The official blog of the Lung Institute.
The first time my grandmother visited Versailles, she was in her early 20s. It was only seven years after World War II had ended and it was still fresh in everyone’s mind, the days of Pan Am, when Coca Cola came in glass bottles and cigarettes were cool. My grandmother had just graduated from the University of Michigan, landed her first job with KLM, and had the world by its tail.
Now she’s back at Versailles, 50 years later, with my mom and me on either side, three generations on the trip of a lifetime. Only now, grandma is in a wheelchair strapped to an oxygen tank that the three of us lug around the cobblestoned European streets. We had traveled by sea on the Queen Mary II from New York City to Northern France, and before the trip my grandma had grandeur visions of walking around the ship to stay in shape. Little did we know, just walking to dinner wasn’t possible without grandma stopping to take a break to catch her breath. “I want you to look at me,” she’d said to me on one break. “Look at what smoking did to me. This is why you should never – ever – smoke.” Another unsolicited life lesson that I gracefully took in, nodding & smiling. Finally grandma admitted that she would need to use a wheelchair to get around on the trip.
The Reality of COPD
We traveled throughout Europe for two weeks, me pushing the wheelchair and oxygen tank around, making frequent stops for chocolate cake, espresso and boutique shopping. By the end of the trip, my arms are buff, back is aching and palms are blistered from pushing the wheelchair around. We fly home rather than taking the ship back, and on the flight our ability to adapt to grandma’s chronic obstructive pulmonary disease (COPD) ends. The lack of oxygen in the plane causes grandma to pass out during the flight home. Luckily, we’re able to revive her with oxygen, but not without a huge scare. Mom and I white knuckled our armrests for the remainder of the flight – we thought we’d lost her.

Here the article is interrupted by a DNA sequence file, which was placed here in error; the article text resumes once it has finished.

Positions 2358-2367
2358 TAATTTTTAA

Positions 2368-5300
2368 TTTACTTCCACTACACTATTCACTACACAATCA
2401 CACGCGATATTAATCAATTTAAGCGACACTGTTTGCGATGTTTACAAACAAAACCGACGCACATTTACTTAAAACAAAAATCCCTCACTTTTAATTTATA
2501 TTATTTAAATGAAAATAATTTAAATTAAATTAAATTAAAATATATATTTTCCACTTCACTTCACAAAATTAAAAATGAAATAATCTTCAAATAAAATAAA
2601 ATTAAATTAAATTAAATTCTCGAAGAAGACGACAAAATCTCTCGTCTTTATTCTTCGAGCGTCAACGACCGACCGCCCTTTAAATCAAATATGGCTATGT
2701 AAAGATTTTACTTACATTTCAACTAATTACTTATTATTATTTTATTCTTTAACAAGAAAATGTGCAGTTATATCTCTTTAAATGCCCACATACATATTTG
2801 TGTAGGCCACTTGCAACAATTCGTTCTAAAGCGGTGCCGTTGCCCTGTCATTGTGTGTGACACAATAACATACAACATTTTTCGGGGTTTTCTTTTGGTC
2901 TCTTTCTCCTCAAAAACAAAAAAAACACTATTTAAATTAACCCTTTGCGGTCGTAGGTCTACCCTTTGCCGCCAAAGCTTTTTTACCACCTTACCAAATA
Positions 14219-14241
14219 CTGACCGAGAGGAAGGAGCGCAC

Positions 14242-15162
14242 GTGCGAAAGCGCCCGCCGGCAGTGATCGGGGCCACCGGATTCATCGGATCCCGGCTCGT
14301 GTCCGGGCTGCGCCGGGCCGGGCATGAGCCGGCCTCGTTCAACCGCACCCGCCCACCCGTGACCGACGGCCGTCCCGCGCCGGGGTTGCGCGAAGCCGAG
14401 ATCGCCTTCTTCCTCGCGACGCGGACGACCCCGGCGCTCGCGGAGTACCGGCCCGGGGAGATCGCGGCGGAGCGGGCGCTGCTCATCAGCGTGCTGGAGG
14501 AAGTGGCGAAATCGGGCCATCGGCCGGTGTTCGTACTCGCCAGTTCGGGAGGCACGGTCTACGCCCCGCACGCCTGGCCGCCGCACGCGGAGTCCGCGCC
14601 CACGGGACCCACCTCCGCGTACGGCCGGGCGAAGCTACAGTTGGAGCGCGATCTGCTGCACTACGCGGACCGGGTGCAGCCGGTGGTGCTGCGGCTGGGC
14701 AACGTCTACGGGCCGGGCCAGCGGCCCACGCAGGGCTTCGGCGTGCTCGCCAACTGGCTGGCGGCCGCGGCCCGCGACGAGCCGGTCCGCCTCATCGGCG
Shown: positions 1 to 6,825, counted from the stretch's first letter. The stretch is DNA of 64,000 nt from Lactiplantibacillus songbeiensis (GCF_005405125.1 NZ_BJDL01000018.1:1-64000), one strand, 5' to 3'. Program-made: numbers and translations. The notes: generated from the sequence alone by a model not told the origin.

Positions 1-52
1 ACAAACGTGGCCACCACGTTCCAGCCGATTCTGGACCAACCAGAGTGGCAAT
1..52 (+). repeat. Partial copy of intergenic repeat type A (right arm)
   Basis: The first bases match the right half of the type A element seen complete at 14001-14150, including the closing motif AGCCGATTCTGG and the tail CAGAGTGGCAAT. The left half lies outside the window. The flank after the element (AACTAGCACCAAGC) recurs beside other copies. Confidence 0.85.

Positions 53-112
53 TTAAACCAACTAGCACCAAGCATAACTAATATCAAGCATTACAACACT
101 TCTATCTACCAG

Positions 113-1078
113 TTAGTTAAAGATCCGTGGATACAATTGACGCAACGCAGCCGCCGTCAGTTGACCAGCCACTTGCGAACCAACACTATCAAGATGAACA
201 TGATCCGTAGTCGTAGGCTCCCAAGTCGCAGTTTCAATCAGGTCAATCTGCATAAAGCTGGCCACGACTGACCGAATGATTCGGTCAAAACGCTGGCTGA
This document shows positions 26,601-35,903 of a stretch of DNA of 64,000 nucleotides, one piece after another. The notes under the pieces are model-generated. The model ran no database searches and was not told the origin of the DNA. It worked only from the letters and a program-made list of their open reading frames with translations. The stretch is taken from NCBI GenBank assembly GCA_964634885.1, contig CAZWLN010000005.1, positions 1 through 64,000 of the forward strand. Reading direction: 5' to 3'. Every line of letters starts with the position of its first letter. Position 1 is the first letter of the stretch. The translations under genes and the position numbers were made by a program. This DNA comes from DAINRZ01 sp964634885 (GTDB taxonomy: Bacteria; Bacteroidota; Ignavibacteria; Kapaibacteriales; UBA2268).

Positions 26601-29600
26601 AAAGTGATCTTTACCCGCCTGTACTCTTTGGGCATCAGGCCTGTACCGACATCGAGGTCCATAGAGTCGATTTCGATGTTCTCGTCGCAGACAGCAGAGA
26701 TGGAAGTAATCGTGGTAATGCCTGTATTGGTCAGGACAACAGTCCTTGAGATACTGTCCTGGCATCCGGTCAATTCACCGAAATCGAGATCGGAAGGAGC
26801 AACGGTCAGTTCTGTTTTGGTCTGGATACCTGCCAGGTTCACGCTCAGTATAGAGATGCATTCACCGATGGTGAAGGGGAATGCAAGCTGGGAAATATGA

Grandma grew up in an upper middle class lifestyle that allowed her to travel like many other Americans couldn’t. She had a great, fulfilled life. But COPD doesn’t discriminate.
The following summer I received a call that my grandmother had passed away. She had dramatically stopped breathing in the middle of the night and they were unable to keep her breathing on her own at the hospital. When I received the call, I felt numb and unsure of what to think, and then a wave of thankfulness washed over me. I’m so thankful that mom, grandma and I got to take that trip to Europe together to allow grandma to reminisce on what it had been like when she was young and wasn’t strapped to an oxygen tank – when life was easier before COPD.
COPD and Quality of Life
If there had been some way to improve her quality of life, even for a little while, she would have been the first one in line. I would encourage anyone living with someone who has COPD to be patient and supportive, and if that person finds any way to improve their quality of life so that they can simply walk to the mailbox without having to take a break or hauling along an oxygen tank, then support them, and let them participate untethered and free in life’s little moments.
Today we send our thoughts to all of the mothers with COPD, and give thanks to the caregivers. Happy Mother’s Day.